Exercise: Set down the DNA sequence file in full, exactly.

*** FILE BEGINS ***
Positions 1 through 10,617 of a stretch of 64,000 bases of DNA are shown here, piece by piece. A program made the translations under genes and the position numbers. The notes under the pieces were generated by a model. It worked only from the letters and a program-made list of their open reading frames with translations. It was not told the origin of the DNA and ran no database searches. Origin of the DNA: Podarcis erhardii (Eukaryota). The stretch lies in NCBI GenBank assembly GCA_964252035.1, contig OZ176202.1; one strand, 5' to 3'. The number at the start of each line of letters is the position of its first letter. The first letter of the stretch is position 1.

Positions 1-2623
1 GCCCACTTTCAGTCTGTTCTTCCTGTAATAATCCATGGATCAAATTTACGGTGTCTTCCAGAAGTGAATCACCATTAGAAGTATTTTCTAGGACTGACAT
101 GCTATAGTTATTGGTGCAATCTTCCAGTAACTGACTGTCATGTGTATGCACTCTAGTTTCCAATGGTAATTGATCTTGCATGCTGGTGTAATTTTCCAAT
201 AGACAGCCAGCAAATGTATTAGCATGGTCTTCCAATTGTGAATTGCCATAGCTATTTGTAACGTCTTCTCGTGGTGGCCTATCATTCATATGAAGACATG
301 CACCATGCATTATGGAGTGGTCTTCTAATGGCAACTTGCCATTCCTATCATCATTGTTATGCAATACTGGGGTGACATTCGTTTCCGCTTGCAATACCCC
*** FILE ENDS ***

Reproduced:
Positions 1 through 10,617 of a stretch of 64,000 bases of DNA are shown here, piece by piece. A program made the translations under genes and the position numbers. The notes under the pieces were generated by a model. It worked only from the letters and a program-made list of their open reading frames with translations. It was not told the origin of the DNA and ran no database searches. Origin of the DNA: Podarcis erhardii (Eukaryota). The stretch lies in NCBI GenBank assembly GCA_964252035.1, contig OZ176202.1; one strand, 5' to 3'. The number at the start of each line of letters is the position of its first letter. The first letter of the stretch is position 1.

Positions 1-2623
1 GCCCACTTTCAGTCTGTTCTTCCTGTAATAATCCATGGATCAAATTTACGGTGTCTTCCAGAAGTGAATCACCATTAGAAGTATTTTCTAGGACTGACAT
101 GCTATAGTTATTGGTGCAATCTTCCAGTAACTGACTGTCATGTGTATGCACTCTAGTTTCCAATGGTAATTGATCTTGCATGCTGGTGTAATTTTCCAAT
201 AGACAGCCAGCAAATGTATTAGCATGGTCTTCCAATTGTGAATTGCCATAGCTATTTGTAACGTCTTCTCGTGGTGGCCTATCATTCATATGAAGACATG
301 CACCATGCATTATGGAGTGGTCTTCTAATGGCAACTTGCCATTCCTATCATCATTGTTATGCAATACTGGGGTGACATTCGTTTCCGCTTGCAATACCCC